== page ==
|US4726718||Nov 13, 1985||Feb 23, 1988||Eastman Christensen Co.||Multi-component cutting element using triangular, rectangular and higher order polyhedral-shaped polycrystalline diamond disks|
|US4766040||Jun 26, 1987||Aug 23, 1988||Sandvik Aktiebolag||Temperature resistant abrasive polycrystalline diamond bodies|
|US4776861||Jul 23, 1986||Oct 11, 1988||General Electric Company||Polycrystalline abrasive grit|
|US4784023||Dec 5, 1985||Nov 15, 1988||Diamant Boart-Stratabit (Usa) Inc.||Cutting element having composite formed of cemented carbide substrate and diamond layer and method of making same|
|US4792001||Feb 9, 1987||Dec 20, 1988||Shell Oil Company||Rotary drill bit|
|US4793828||Dec 4, 1986||Dec 27, 1988||Tenon Limited||Abrasive products|
|US4797241||May 20, 1985||Jan 10, 1989||Sii Megadiamond||Method for producing multiple polycrystalline bodies|
|US4802539||Jan 11, 1988||Feb 7, 1989||Smith International, Inc.||Polycrystalline diamond bearing system for a roller cone rock bit|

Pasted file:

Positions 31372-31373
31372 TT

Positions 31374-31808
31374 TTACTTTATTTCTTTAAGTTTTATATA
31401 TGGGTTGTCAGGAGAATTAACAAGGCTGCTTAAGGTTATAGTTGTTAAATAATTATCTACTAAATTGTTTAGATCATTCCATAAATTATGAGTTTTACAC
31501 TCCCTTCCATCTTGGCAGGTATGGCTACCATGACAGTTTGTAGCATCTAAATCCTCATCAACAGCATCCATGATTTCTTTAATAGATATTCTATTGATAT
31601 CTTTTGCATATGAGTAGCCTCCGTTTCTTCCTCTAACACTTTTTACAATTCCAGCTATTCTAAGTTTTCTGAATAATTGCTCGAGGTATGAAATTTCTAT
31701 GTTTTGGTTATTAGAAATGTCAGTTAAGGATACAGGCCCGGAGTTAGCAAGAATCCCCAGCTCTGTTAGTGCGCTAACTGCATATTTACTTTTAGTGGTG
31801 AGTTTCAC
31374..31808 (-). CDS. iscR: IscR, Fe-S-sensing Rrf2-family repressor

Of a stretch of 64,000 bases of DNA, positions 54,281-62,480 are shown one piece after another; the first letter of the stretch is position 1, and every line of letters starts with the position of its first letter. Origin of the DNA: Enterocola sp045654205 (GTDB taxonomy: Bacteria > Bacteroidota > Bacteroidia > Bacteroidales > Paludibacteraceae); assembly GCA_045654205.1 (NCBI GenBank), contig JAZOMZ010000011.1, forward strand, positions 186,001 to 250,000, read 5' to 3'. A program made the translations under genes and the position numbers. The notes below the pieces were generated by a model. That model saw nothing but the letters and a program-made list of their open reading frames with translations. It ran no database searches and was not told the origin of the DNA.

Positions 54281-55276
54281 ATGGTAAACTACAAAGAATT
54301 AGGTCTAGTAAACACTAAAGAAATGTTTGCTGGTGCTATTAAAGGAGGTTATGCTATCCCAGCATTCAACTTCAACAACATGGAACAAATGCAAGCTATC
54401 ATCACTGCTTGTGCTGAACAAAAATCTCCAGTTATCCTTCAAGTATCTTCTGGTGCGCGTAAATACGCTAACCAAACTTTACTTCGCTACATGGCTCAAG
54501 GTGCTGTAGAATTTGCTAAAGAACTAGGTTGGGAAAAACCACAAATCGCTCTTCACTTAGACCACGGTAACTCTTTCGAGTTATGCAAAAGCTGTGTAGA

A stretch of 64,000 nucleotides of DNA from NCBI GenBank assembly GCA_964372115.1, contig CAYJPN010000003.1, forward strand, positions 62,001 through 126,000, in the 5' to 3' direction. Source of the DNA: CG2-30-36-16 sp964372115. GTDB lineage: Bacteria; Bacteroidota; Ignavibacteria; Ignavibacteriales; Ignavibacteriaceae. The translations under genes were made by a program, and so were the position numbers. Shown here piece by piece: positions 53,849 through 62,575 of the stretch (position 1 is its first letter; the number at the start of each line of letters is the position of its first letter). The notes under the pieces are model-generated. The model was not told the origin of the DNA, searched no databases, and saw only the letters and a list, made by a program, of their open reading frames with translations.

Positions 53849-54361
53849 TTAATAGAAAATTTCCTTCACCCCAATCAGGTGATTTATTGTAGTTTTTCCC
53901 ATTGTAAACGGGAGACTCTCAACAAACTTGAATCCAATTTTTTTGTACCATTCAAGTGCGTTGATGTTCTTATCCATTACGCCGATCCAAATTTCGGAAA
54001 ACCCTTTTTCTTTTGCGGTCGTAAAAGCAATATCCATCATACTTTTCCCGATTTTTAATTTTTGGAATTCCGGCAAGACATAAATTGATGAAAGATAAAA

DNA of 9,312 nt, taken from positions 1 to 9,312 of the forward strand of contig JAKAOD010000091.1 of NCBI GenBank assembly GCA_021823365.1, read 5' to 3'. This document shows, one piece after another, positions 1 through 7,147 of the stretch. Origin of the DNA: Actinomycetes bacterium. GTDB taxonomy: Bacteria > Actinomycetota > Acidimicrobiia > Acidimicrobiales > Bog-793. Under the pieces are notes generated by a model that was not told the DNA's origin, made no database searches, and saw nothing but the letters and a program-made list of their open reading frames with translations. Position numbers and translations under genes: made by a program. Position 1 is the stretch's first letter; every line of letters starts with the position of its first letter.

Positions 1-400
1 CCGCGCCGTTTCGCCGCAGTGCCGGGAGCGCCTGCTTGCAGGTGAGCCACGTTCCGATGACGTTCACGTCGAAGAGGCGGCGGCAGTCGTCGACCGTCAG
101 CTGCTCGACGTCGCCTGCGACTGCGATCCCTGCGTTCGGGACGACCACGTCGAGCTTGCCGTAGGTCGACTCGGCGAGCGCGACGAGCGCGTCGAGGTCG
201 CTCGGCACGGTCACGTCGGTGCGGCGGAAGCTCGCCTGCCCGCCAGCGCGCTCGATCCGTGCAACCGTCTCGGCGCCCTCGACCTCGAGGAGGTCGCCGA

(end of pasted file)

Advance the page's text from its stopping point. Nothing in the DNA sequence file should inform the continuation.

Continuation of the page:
|US4807402||Feb 12, 1988||Feb 28, 1989||General Electric Company||Diamond and cubic boron nitride|
|US4828582||Feb 3, 1988||May 9, 1989||General Electric Company||Polycrystalline abrasive grit|
|US4844185||Nov 10, 1987||Jul 4, 1989||Reed Tool Company Limited||Rotary drill bits|
|US4861350||Aug 18, 1988||Aug 29, 1989||Cornelius Phaal||Tool component|
|US4871377||Feb 3, 1988||Oct 3, 1989||Frushour Robert H||Composite abrasive compact having high thermal stability and transverse rupture strength|
|US4899922||Feb 22, 1988||Feb 13, 1990||General Electric Company||Brazed thermally-stable polycrystalline diamond compact workpieces and their fabrication|